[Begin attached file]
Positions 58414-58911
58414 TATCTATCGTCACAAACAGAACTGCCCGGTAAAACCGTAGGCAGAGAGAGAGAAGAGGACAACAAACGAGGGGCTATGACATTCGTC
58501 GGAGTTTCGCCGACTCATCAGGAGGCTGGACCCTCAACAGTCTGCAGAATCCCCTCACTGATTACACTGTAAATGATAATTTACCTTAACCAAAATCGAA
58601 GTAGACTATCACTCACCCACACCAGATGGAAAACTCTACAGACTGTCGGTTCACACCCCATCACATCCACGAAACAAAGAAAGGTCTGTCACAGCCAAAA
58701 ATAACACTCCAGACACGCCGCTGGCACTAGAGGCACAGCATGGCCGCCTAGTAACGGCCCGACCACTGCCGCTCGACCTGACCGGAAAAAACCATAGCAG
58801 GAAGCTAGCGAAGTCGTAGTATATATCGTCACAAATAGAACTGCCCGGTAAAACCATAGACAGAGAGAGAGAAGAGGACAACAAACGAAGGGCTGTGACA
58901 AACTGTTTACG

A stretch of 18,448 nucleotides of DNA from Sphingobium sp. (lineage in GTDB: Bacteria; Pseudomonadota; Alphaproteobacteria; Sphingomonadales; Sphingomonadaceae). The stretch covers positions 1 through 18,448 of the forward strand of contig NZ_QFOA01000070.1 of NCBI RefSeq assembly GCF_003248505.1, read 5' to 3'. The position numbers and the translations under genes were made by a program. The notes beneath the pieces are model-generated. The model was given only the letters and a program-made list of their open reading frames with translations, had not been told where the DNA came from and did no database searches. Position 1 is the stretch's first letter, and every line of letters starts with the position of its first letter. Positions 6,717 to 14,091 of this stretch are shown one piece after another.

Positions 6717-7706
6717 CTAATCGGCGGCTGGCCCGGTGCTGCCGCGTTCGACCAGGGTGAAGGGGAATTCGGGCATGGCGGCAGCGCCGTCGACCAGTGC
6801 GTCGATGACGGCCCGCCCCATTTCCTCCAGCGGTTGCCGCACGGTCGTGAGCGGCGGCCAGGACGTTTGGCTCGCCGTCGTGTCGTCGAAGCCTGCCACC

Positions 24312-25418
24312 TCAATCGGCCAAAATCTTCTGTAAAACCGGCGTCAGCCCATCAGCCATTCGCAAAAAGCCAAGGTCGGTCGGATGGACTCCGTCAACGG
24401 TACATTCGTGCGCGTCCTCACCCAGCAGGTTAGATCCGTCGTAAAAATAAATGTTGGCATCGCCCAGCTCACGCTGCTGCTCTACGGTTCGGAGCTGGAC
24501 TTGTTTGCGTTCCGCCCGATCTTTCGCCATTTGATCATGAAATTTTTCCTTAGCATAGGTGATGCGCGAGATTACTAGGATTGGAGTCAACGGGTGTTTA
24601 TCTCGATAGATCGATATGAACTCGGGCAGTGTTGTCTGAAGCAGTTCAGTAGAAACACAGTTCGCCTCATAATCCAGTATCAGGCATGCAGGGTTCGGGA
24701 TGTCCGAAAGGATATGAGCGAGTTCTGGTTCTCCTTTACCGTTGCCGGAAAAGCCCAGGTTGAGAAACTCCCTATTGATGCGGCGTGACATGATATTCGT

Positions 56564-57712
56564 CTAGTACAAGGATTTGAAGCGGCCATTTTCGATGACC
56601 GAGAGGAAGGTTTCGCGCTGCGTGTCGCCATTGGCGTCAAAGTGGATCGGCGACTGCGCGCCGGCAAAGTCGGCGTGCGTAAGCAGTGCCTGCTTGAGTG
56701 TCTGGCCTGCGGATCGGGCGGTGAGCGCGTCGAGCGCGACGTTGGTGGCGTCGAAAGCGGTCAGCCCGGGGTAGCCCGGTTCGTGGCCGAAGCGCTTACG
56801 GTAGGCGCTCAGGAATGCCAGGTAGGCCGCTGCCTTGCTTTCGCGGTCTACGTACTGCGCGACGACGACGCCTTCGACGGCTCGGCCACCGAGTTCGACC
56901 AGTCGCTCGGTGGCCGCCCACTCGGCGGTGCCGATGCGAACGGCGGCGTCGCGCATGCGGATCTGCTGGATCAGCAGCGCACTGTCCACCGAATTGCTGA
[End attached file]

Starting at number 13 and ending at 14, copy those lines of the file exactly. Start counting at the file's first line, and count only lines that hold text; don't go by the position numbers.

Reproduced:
24312 TCAATCGGCCAAAATCTTCTGTAAAACCGGCGTCAGCCCATCAGCCATTCGCAAAAAGCCAAGGTCGGTCGGATGGACTCCGTCAACGG
24401 TACATTCGTGCGCGTCCTCACCCAGCAGGTTAGATCCGTCGTAAAAATAAATGTTGGCATCGCCCAGCTCACGCTGCTGCTCTACGGTTCGGAGCTGGAC